In order to enhance internatonal counter terrorism activities, Dr Ganor has recently established a new academic forum called The International Counter-Terrorism Academic Community, with aim to address joint effort in developing 'think tanks' in support of national and international counter terrorism agencies.
One of the objectives of this new forum is to encourage the creation of a new league of nations to stand against the looming sourge which threatens world peace. This new union will include Western states and Third World countries led by the United States, Russia and hopefully the European Union and China.

The Origins of Modern Islamic Fundamentalist Terrorism
Terrorism - Part I

The modern Islamic 'Jihad' (holy war) started with the invasion of Afghanistan by the Soviet Union in the late seventies. Soviet forces were met by determined resistance by the Afghan 'Mujehideen' fighters, a major faction of which was the notorious Taliban.
Among the many Moslems rushing to fight in Afghanistan against the 'communist infidels' was a little known organisation by the name of Makhtab Al-Khidamat (MAK), the precursor organization to al Qaeda, led by Osama bin Laden.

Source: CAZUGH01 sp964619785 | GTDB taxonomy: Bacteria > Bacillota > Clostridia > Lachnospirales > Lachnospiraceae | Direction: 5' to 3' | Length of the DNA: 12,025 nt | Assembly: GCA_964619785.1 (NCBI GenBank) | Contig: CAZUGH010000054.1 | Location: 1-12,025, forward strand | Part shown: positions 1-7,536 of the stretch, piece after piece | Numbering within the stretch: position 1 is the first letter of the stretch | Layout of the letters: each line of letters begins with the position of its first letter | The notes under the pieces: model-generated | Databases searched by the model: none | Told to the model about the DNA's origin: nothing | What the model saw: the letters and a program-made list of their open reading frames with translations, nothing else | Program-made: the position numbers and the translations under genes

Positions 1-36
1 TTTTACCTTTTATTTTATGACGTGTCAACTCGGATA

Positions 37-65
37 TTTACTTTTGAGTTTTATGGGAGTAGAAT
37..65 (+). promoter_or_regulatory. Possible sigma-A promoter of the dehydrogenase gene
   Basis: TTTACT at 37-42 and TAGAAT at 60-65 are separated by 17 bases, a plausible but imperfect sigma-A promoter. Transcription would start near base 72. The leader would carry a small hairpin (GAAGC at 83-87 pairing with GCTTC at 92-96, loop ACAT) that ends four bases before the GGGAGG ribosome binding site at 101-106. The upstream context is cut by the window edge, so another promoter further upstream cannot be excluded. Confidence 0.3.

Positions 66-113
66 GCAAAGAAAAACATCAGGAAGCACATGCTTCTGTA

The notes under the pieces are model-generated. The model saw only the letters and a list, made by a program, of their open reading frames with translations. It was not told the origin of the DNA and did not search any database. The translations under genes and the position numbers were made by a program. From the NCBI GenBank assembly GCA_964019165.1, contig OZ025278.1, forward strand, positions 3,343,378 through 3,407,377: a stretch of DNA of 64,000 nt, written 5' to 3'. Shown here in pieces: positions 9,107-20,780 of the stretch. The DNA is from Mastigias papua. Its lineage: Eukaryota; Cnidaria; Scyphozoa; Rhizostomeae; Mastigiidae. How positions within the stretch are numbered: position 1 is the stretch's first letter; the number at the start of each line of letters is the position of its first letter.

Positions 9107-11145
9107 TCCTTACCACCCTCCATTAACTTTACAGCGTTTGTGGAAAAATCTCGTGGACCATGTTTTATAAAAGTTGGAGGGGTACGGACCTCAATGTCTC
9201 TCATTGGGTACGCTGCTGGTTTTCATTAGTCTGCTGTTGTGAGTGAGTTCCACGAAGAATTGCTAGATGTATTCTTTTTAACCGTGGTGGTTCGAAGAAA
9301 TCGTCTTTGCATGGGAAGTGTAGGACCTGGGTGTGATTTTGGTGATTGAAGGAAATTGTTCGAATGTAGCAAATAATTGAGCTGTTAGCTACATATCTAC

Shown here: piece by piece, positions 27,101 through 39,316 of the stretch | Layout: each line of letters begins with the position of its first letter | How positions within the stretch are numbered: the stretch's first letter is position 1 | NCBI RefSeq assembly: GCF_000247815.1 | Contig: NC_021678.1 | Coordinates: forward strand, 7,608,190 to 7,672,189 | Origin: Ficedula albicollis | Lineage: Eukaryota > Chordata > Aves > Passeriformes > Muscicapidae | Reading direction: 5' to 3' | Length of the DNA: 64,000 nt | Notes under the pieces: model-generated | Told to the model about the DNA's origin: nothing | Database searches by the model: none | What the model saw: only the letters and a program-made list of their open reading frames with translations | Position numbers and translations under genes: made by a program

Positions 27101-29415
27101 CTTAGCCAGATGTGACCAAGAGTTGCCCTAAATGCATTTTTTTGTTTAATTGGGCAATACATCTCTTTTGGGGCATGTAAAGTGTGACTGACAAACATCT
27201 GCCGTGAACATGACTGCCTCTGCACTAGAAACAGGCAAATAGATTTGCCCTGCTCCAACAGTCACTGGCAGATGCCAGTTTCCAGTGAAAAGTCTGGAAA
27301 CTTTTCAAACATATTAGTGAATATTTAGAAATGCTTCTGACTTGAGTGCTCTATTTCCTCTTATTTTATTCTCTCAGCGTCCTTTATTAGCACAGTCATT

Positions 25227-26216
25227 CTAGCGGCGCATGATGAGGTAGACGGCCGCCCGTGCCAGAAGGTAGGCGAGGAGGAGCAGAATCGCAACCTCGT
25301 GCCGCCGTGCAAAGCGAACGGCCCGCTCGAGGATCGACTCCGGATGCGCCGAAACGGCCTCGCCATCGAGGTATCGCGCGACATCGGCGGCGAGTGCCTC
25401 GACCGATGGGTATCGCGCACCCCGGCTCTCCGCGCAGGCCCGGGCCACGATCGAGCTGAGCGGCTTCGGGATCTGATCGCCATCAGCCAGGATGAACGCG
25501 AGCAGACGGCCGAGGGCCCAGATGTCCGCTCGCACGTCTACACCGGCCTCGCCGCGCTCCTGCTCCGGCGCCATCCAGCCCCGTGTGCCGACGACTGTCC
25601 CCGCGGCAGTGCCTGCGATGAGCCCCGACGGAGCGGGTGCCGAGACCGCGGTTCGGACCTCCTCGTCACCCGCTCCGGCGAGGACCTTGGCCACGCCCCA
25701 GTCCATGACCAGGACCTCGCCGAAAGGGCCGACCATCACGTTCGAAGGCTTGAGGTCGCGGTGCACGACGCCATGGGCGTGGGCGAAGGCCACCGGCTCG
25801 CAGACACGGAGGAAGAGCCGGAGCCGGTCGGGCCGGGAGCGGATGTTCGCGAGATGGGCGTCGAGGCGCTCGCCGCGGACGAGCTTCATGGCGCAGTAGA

From all over the Moslem world thousands flocked to join the Mujehideen to fight off the Soviet invasion and suprisingly, the ragtag army of Islamic warriors drove out the superpower, winning a smashing victory. This made a lasting impression on the consciousness of the Moslem world, giving new vigour to Islam, having suffered centuries of humiliation under the yoke of western imperialism. Flushed with the fruits of victory, the 'Afghan Alumni' as the veteran fighters become to be known, were barred by their own governments, fearing that these radical zealots presented mortal danger to the secular Moslem states from which they had departed. Some applied for asylum in the US, the country, which had supported the Mujehideen during its fight against the Soviets, but many remained in Afghanistan and became involved with Osama Bin Laden's newly created Al Qaeda organisation. Thus, through strategic shortsightendeness, the US-supported Afghan veterans were to emerge into a totally new kind of international terrorism, which two decades later was to threaten the entire free world and primarily the United States itself.